Optimizing the Bottom-Line: Advances in PCR Enrichment
By Dupont Qualicon
Noted for his pioneering work in advancing the seven principles of the Hazard Analysis & Critical Control Points (HACCP) food safety program, Cargill, Inc.'s Dr. William Sperber says there are just three critical points to consider when adopting new food microbiology detection methods: accuracy, rapidity and cost.
"First, the method must be accurate," says Sperber, Senior Corporate Microbiologist with the global food and agricultural processing and distribution company. "We want it to have as few false-positives as possible and no false-negatives. Secondly, we must consider the time involved in conducting the method and the speed-to-result because time is money. The last consideration is cost, both the capital cost of the instrumentation and the expense cost of disposables, but this is a distant third compared to accuracy and time to result."
For Cargill, whose worldwide food industry businesses supply products used in food production in 59 countries, including meat and poultry, grain, flour and oilseeds, these three criteria played a significant role in its decision two years ago to adopt the DuPont Qualicon BAX® system, the automated polymerase chain reaction (PCR) screening method that detects target bacteria in raw ingredients, finished food products and environmental samples. Initially, the company was intrigued with the commercialization of PCR technology for pathogen detection in foods, Sperber says, because it appeared to hold up against the first two criteria.
"We saw four years ago that PCR offered the possibility of detecting lower numbers of cells in a quicker time because of the artificial amplification of the DNA. It also offered the prospect of much greater accuracy because you could directly detect a certain DNA sequence of the target pathogen. We waited to adopt the technology until an automated version became available about two years ago. We're so impressed that we've applied the BAX® system in 15 of Cargill's pathogen laboratories worldwide, including those in our meat and poultry plants in the U.S."
Time-Saving Innovation Translates to Cost-Savings
As Sperber indicates, in just a few years PCR technology developers have been able to automate these rapid detection systems such that a method once used exclusively in clinical applications is fast becoming a well-accepted tool in the food industry. But with increasing regulatory directives and mandates that require more pathogen testing, particularly in the meat and poultry industry, the need for an even faster time to result has become paramount. "There is now severe regulatory pressure to test for one of three target pathogens--E. coli O157:H7, Salmonella, or Listeria monocytogenes--and time is literally money, so the quicker you can do a test, the better," he says.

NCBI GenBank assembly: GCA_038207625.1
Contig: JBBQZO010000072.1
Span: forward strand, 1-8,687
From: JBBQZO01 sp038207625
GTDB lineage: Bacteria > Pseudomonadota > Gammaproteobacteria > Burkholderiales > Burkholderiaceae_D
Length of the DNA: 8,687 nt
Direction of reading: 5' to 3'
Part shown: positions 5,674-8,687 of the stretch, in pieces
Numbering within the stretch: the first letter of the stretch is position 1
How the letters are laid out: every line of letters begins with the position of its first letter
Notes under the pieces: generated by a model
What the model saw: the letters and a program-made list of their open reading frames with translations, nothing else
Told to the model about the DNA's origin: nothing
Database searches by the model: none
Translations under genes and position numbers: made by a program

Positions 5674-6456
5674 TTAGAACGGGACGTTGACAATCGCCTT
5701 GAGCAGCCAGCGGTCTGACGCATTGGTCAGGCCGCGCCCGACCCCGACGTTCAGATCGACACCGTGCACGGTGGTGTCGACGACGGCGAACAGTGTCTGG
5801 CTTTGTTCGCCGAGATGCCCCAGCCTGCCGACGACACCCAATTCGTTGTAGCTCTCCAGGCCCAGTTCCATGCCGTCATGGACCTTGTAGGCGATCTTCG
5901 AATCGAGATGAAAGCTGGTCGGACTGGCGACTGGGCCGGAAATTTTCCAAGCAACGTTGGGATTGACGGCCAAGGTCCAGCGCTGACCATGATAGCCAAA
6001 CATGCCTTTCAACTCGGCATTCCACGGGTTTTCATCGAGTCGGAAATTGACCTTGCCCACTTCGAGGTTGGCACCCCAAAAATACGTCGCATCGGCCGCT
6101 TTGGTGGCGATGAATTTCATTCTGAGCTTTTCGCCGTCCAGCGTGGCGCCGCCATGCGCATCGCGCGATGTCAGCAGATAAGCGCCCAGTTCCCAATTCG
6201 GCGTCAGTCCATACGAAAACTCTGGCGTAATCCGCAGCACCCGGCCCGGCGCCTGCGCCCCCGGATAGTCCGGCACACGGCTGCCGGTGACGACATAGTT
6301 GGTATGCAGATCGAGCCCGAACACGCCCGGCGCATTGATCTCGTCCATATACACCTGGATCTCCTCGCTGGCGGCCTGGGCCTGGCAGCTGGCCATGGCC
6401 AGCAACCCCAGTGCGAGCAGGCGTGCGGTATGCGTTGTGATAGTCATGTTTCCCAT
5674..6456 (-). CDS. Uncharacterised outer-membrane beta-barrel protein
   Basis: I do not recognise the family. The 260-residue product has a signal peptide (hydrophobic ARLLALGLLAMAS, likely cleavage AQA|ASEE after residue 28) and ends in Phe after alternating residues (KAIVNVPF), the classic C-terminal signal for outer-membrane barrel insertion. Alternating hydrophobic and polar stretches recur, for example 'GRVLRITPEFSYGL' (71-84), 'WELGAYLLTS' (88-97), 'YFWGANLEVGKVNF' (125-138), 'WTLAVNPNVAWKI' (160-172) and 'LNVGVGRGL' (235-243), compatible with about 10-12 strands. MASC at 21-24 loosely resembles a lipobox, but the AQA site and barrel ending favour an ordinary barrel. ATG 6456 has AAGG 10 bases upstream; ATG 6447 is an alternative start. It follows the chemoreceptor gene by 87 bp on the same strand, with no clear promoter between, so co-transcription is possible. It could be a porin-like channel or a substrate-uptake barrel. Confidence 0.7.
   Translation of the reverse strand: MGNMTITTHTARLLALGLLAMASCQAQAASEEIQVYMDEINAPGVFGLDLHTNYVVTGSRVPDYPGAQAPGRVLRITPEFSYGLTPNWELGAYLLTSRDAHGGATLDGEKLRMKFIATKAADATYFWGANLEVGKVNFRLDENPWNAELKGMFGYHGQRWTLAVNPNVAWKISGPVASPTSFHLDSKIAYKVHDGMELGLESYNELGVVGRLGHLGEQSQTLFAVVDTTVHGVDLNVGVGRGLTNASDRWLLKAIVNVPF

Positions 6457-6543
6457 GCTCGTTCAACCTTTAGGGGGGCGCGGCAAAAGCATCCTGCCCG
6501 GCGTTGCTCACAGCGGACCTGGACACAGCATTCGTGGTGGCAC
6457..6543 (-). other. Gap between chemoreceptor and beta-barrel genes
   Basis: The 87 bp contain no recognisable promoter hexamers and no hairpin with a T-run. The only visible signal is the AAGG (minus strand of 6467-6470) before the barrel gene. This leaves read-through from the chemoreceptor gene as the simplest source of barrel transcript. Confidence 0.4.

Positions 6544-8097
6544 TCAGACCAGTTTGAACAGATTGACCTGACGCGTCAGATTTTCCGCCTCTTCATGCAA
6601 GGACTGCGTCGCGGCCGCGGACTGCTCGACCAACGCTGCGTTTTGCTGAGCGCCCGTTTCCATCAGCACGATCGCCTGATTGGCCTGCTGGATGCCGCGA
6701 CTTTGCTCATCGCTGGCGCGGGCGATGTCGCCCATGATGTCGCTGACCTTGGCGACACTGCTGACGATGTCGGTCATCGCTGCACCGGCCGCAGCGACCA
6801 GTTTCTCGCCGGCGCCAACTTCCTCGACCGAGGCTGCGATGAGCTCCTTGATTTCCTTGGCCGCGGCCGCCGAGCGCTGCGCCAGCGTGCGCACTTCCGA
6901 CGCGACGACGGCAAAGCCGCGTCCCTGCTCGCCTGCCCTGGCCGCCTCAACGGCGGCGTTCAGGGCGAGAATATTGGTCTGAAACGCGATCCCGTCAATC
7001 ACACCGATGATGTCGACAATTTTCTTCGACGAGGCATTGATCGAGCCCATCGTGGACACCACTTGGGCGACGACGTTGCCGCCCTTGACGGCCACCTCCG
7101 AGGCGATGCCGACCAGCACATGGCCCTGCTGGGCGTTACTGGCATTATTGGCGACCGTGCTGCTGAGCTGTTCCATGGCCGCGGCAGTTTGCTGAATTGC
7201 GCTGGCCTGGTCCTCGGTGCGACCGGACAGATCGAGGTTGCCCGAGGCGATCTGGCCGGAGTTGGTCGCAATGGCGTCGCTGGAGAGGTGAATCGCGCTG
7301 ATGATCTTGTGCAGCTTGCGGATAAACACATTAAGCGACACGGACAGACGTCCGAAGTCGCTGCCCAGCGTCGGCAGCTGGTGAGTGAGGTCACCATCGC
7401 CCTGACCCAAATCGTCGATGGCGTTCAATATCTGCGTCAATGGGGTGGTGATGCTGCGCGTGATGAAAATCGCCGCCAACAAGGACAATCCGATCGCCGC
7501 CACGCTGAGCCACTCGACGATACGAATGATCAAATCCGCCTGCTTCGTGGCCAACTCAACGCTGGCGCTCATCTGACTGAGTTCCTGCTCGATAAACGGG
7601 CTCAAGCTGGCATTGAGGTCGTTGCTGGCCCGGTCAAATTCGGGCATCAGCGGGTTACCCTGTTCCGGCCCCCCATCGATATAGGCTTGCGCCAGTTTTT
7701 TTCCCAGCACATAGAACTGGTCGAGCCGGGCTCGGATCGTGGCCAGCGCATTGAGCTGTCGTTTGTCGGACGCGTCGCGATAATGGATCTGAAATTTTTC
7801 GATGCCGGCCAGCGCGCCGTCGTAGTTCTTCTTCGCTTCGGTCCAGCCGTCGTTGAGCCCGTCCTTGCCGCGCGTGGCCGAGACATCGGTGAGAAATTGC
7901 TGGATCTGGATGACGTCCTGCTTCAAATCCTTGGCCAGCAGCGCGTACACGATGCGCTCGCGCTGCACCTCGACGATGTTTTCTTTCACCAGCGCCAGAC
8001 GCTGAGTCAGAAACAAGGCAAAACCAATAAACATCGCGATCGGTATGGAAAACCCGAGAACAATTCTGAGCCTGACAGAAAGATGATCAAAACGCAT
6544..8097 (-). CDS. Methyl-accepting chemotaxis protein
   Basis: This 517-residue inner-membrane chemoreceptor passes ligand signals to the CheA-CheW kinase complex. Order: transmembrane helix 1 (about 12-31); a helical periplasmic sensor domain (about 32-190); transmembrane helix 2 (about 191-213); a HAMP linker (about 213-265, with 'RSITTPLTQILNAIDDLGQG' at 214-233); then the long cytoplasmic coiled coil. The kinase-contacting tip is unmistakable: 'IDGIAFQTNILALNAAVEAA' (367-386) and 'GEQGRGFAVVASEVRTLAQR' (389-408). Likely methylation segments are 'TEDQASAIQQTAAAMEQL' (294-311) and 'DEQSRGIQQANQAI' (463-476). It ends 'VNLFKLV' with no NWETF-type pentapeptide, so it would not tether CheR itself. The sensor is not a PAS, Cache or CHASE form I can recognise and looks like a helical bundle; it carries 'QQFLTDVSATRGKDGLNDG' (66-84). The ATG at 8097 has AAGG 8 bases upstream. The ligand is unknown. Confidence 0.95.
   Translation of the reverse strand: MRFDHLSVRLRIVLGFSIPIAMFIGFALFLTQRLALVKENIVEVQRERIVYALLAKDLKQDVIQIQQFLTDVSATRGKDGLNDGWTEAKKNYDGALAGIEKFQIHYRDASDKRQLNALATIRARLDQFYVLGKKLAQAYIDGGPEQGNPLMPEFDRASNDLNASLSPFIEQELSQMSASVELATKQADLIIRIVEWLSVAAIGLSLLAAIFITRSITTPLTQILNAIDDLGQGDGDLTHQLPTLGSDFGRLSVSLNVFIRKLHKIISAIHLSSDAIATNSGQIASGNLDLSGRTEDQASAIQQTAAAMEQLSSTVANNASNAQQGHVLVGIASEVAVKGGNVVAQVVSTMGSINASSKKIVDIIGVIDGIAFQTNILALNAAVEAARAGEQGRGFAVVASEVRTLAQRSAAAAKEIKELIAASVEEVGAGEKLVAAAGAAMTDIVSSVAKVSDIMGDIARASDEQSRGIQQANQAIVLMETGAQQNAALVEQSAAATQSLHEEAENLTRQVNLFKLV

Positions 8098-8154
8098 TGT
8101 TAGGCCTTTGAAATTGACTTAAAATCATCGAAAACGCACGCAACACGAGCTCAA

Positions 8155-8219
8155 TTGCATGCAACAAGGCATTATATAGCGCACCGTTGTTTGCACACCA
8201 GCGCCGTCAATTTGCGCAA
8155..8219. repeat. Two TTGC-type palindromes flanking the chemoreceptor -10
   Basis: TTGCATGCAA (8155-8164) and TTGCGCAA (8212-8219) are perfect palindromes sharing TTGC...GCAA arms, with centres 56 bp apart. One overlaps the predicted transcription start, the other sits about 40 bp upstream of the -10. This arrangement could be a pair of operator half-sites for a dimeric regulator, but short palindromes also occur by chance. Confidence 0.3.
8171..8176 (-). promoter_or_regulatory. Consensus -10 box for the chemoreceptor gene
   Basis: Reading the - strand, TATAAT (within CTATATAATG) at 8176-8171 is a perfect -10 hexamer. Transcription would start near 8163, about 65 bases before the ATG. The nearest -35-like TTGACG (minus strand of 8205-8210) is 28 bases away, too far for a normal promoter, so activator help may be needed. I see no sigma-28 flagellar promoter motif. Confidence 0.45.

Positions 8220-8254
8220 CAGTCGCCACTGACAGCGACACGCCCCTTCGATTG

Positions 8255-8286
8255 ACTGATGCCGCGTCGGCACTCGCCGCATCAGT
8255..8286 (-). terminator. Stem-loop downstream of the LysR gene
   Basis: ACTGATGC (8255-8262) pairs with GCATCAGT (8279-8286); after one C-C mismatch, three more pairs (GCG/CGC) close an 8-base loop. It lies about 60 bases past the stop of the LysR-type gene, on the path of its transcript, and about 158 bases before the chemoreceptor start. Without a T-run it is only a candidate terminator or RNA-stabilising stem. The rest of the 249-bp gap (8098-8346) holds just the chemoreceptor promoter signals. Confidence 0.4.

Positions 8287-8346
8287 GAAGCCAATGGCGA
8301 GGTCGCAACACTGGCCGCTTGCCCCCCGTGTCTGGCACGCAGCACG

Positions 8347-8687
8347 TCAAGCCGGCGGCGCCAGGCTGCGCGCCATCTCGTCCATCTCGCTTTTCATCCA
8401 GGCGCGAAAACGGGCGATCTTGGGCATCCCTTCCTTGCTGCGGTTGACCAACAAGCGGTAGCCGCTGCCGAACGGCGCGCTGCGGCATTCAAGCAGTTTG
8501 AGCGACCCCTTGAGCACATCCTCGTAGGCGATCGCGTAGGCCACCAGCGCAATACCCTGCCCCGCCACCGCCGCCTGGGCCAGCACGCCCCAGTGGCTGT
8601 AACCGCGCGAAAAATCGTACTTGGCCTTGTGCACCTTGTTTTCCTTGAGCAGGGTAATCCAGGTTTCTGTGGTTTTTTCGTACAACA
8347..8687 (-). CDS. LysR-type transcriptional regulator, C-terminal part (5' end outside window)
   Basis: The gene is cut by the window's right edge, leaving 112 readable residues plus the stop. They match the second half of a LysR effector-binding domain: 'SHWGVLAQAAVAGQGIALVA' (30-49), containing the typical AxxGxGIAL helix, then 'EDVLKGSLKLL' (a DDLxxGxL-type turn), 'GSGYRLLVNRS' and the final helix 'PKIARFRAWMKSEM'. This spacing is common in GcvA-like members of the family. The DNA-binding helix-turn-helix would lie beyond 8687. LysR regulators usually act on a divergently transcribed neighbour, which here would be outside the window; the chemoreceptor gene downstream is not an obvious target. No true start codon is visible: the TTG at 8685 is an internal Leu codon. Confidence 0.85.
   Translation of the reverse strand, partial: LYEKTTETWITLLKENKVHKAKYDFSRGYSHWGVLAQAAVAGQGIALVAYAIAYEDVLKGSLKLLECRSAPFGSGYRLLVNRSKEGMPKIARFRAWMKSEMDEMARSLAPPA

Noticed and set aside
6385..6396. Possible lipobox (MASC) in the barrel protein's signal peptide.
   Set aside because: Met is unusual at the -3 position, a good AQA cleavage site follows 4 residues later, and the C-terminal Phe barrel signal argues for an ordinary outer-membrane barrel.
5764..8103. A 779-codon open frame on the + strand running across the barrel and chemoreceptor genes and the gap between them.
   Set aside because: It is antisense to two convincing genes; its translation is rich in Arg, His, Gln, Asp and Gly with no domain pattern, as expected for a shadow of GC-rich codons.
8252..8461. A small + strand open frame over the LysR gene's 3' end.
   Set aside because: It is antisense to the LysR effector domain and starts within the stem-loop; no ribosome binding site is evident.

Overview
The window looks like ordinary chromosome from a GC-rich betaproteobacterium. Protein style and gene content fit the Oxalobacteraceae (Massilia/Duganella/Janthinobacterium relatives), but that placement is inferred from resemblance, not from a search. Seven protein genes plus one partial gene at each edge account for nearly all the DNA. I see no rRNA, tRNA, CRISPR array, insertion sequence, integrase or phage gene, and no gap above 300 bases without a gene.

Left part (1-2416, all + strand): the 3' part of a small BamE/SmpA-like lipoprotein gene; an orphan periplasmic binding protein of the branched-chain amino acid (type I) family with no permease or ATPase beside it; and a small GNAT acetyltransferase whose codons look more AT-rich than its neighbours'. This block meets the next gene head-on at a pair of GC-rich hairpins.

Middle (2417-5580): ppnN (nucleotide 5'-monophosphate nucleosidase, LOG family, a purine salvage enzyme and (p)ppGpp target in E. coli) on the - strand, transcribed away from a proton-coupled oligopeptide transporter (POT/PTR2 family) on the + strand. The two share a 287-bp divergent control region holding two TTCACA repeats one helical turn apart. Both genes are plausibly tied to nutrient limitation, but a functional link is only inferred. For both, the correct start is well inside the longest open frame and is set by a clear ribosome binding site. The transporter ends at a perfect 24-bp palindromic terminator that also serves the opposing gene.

Peter Mrozinski, Ph.D., DuPont Qualicon's Director of R&D and Operations, agrees that this pressure on the meat and poultry industry proved a catalyst for the global food diagnostics company's latest innovation in rapid PCR technology. By optimizing its enrichment broths for PCR, the DuPont Qualicon team has dramatically shortened enrichment times--in the case of its new E coli O157:H7 media, for example, the enrichment time has been reduced from 20 hours to 8 hours--to take advantage of the selectivity and sensitivity attributes of PCR.
"Current enrichment broths are designed for traditional and other rapid methods, which usually require a lengthy enrichment in selective broths that provide a growth environment for target cells while inhibiting the growth of background bacteria," explains Mrozinski. "The greater sensitivity of PCR doesn't require long and selective enrichments because it can detect the DNA of the target even at very low levels, despite the level of background bacteria. What we've learned is that we can 'tune' the enrichments by reducing their selectivity, and this translates to a reduction in the enrichment times because we're not inhibiting the growth of the target organisms."
With the advance of enrichment broths that are optimized for PCR methods, the bottom-line effect of these shorter enrichments is an even quicker time to result. That kind of bottom-line innovation is just what the industry needs, says Sperber. "We are convinced that with automated PCR we get complete accuracy in a reasonable time and at a reasonable cost--which meets all of the criteria I mentioned. But this technology has also exceeded our expectations, both in terms of the tremendous time-savings brought about through DuPont Qualicon's successful efforts in optimizing the enrichment broths, and one benefit that we didn't anticipate: a greater-than-expected reduction in labor costs.
"In the first of Cargill's pathogen labs to adopt this technology, we found that our labor costs went down 67%; literally, one person was able do the work of three just in terms of testing samples. So automated PCR is a very efficient approach because there is very little hands-on time required. That was a very positive surprise for us, and we were able to use the additional time to employ our laboratory staff to perform activities more useful than product testing."
Mrozinski adds that his company is now actively working on optimizing the enrichments for both Salmonella and Listeria, with a view toward drastically reducing the enrichment times for these target pathogens, as well. "This is one of the most exciting developments in improving rapid pathogen detection to date. It could even redefine what we mean by the term 'rapid.'"